The other school of thought appeals to human cynicism. This other school questions whether a waiter or waitress is really giving you an informed recommendation or simply pulling a "recommendation" out of their hats. Or, even worse, recommending a dish that the restaurant has too much of -- i.e., nobody seems to be ordering the skate in ginger sauce or the poulet normande so the servers are told to recommend these dishes.
I'm caught somewhere in between these two schools. First, I think it depends a lot on the type of restaurant in which you happen to be dining. If the menu is fairly static -- no seasonal shifts or daily specials -- there's less reason to ask about recommendations. Second, I pay close attention to what my server says about the recommended dish. I tend to be suspicious if all they say is: "I recommend the sea bass." I usually want to know why they recommend it. Is it fresh? Is it a specialty of the house? If they can't offer me a little more info, I take their recommendation with a grain of salt (yes, pardon the pun).
Last but not least, I take a cue from the tone of the server's recommendation. If they seem tentative or as if they're reciting a couple of dishes from a list, I tend not to be swayed. But if they sound confident -- like they really want to steer me toward a dish -- I'm more likely to listen. After all, they have to know that the amount of my tip (to some extent) is shaped by whether the food they praised or pushed actually met my expectations.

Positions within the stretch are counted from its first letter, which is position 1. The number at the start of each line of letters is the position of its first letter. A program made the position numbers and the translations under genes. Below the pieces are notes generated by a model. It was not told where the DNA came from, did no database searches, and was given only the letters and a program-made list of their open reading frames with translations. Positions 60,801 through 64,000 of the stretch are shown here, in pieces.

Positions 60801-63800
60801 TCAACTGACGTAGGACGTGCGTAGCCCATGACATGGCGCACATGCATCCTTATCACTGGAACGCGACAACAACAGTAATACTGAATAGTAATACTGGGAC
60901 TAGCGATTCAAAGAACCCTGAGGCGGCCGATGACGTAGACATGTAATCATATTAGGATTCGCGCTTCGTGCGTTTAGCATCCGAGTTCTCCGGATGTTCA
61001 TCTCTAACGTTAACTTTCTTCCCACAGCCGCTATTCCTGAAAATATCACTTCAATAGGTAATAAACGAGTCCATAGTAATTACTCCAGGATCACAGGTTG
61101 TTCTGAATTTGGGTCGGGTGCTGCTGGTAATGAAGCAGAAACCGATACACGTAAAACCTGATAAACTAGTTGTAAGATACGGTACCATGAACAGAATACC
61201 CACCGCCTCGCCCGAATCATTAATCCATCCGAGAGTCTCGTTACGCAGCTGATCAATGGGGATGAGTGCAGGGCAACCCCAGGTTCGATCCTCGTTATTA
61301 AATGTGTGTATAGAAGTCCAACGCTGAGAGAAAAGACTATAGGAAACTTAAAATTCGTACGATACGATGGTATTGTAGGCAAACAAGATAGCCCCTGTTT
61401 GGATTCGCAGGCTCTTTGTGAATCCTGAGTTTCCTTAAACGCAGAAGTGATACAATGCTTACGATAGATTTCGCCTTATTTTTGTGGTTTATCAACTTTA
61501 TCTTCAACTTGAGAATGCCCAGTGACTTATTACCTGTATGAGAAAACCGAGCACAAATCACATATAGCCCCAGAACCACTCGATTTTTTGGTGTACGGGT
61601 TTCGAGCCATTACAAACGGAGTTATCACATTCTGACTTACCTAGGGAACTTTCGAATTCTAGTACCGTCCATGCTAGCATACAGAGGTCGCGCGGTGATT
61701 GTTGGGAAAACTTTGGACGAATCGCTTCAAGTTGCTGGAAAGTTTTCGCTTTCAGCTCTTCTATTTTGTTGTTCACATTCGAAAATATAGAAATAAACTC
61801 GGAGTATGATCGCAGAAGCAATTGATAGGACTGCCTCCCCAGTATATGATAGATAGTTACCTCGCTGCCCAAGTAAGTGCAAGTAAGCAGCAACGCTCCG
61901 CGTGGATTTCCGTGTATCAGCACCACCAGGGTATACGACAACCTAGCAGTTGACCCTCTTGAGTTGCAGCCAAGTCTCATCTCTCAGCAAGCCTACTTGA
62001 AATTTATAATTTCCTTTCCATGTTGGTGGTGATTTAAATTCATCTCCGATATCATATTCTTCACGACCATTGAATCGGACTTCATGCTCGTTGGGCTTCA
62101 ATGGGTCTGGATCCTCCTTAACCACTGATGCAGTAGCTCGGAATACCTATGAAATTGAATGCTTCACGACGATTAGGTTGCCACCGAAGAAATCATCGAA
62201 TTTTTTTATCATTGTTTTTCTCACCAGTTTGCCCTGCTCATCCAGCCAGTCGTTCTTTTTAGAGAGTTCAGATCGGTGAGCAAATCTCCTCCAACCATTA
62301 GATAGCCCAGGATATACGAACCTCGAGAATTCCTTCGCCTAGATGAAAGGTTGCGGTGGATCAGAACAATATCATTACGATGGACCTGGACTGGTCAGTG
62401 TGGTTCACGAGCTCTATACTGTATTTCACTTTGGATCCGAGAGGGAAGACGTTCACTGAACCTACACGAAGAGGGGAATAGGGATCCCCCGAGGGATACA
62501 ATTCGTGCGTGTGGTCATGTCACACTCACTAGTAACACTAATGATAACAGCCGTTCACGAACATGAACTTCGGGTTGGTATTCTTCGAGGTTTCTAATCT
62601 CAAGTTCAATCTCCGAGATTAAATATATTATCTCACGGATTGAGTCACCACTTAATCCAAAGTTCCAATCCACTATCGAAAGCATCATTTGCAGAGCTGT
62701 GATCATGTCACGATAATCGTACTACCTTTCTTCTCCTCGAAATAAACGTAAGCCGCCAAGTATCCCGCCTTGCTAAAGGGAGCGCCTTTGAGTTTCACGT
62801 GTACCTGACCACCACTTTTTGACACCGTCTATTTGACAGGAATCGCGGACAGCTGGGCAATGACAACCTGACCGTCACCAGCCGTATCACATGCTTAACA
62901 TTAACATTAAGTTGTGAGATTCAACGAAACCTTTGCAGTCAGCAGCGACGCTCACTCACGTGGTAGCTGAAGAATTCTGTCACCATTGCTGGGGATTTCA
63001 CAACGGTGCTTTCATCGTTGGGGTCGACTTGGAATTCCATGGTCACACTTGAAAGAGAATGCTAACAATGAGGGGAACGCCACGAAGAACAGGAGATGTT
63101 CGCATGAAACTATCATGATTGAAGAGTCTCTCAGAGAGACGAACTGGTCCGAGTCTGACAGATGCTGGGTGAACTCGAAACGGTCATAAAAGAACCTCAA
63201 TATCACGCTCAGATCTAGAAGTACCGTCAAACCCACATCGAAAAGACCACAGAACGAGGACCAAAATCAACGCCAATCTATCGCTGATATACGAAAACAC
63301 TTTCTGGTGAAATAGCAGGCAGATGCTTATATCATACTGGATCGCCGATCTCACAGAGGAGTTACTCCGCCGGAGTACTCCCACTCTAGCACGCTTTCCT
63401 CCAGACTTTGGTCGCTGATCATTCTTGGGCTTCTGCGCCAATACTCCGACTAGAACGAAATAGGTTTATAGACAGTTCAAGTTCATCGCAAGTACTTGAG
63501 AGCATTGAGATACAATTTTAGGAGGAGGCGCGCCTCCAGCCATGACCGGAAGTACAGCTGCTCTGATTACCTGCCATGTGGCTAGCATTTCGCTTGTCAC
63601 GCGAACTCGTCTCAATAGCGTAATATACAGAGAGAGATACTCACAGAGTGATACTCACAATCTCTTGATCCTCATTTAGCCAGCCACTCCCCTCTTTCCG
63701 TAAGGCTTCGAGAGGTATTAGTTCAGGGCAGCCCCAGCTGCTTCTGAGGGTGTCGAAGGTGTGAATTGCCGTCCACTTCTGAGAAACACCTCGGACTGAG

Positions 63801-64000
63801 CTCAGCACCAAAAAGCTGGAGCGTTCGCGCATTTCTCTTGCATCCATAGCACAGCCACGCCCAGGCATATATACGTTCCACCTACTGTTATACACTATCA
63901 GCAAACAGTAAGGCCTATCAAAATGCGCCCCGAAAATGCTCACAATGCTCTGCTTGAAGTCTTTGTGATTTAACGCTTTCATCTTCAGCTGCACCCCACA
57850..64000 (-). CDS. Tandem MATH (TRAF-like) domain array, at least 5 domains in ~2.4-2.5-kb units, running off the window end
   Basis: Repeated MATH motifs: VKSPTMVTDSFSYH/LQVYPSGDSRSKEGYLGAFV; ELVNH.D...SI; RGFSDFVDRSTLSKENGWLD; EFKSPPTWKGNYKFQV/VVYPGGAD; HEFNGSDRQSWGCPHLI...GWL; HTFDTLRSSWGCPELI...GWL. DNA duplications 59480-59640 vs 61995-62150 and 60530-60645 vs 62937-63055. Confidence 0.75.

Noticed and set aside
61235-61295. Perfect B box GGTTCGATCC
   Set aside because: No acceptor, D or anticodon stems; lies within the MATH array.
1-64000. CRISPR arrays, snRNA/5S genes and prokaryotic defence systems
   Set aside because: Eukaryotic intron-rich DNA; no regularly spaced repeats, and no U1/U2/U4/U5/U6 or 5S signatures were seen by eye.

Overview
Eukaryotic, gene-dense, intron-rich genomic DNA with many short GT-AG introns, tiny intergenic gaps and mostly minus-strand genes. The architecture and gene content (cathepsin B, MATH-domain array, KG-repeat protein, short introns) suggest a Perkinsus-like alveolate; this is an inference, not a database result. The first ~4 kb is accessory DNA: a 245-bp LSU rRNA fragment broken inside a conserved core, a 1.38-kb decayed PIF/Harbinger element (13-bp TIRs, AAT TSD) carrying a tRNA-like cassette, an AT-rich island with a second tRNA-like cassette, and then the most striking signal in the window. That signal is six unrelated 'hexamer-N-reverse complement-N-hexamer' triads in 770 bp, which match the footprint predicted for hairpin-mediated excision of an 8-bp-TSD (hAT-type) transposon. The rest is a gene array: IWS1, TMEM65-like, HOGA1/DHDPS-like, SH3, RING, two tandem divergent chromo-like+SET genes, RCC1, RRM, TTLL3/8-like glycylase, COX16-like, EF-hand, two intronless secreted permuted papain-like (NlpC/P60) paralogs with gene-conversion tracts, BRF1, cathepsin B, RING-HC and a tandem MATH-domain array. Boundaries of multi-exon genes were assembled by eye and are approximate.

Deciding how much faith to put in a server's recommendation would be easier if I had a good sense of how many waiters actually eat or try the food in their establishments. I think most servers do eat or try the dishes in top-flight restaurants, but that's just my guess. It's hard to know. If they aren't, there's a problem because waiters can't truly recommend a dish that they haven't tried, can they?